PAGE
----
Coast Guard Head Won’t Ban Trans Troops Without Direct Order From Trump

· Updated on May 29, 2018

The head of the U.S. Coast Guard vowed on Tuesday to continue allowing trans people to serve openly until the White House offers an official policy banning them from active duty.

During a hearing with the House Appropriations Homeland Security Subcommittee, Commandant Adm. Paul Zukunft said the Coast Guard is “certainly committed” to the “continued service” of trans individualseven as the Trump administration continues to prevent them from enlisting.

Zukunft claimed the issue has yet to be “reconciled” between all five branches of the military, but they are actively working toward a solution.

“I work with the chairman,” he told Rep. David Price during questioning. “I work with the other service chiefs as we look at the policy going forward. We will make sure that there is one policy for all service members.”

Price, a Democrat, voiced his displeasure with continued action from the White House and Pentagon blocking transgender people from enlisting. In March, the Trump administration issued a 44-page policy claiming that individuals who “require or have undergone gender transition are disqualified” from service.

The only way for trans individuals to join the armed forces is to present in accordance with their “biological sex.”

“Seems to me this is an invented problem and a waste of time and dollars and military resources by targeting these dedicated service members who’ve proved their fitness and their ability to serve,” Price said.

Federal courts have, thus far, agreed with the North Carolina Congressman’s assessment. At least four federal courts blocked a directive signed by President Trump in August after he first announced via tweetstorm that trans people would not be permitted to serve “in any capacity” in the U.S. military.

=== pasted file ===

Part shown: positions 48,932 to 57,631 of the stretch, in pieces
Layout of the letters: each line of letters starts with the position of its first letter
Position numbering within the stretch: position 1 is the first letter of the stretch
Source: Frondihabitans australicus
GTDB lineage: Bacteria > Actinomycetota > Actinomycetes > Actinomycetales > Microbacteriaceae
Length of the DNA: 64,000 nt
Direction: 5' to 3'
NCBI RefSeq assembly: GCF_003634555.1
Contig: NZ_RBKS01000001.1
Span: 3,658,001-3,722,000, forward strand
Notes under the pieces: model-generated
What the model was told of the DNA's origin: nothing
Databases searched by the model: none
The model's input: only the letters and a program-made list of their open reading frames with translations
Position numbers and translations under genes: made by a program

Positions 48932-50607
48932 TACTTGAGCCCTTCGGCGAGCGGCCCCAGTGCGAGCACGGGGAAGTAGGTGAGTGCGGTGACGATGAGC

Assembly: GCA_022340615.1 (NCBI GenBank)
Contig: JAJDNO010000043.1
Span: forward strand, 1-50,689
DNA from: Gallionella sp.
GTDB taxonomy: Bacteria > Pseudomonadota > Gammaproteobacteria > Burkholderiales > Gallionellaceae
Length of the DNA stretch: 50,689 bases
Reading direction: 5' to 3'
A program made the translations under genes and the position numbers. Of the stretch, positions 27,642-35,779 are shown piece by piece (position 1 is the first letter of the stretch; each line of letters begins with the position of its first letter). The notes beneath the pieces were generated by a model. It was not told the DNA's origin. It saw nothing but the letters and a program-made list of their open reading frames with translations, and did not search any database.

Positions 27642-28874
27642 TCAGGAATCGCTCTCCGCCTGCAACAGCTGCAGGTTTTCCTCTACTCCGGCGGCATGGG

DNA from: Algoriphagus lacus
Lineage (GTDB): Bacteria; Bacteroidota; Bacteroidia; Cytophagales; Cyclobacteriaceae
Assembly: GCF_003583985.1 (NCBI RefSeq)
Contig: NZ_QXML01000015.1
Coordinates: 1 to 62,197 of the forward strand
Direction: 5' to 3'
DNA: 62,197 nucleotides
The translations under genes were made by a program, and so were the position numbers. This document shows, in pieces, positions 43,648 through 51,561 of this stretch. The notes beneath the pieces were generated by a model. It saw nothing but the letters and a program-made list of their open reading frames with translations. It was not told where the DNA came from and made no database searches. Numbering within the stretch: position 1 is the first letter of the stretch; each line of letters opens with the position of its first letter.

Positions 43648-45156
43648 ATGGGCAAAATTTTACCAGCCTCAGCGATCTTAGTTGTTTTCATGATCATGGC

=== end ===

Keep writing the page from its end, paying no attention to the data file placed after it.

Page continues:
After the new policy was released last month, U.S. District Judge Marsha Pechman continued a preliminary injunction against the banfinding that the memo did not differ substantially from previous guidelines put forward by the administration.

“Requiring transgender people to serve in their ‘biological sex’ does not constitute ‘open’ service in any meaningful way,” she wrote.

Prior to Tuesday’s comments, Zukunft has previously signaled his support for trans inclusion in the military. When Trump first tweeted the ban last July, the commandant said he “reached out to all 13 members of the Coast Guard who have come out” to offer words of comfort.

These individuals include Lt. Taylor Miller, the first officer to transition openly while serving in the Coast Guard.

“Taylor’s family has disowned her,” said Zukunft in reference to a Washington Post profile of Miller. “I told Taylor, ’I will not turn my back [on you]. We have made an investment in you and you have made an investment in the Coast Guard and I will not break faith.”

The officer further pledged that “all qualified people who wish to serve in our nation’s military should have the opportunity to do so.”

Transgender people have been allowed to serve openly since Jan. 1, when the series of federal court rulings against the ban paved the way for trans enlistment. At least two individuals have successfully joined the armed forces since then, with dozens more expected to follow suit.

Photo via Washington Post/Getty Images

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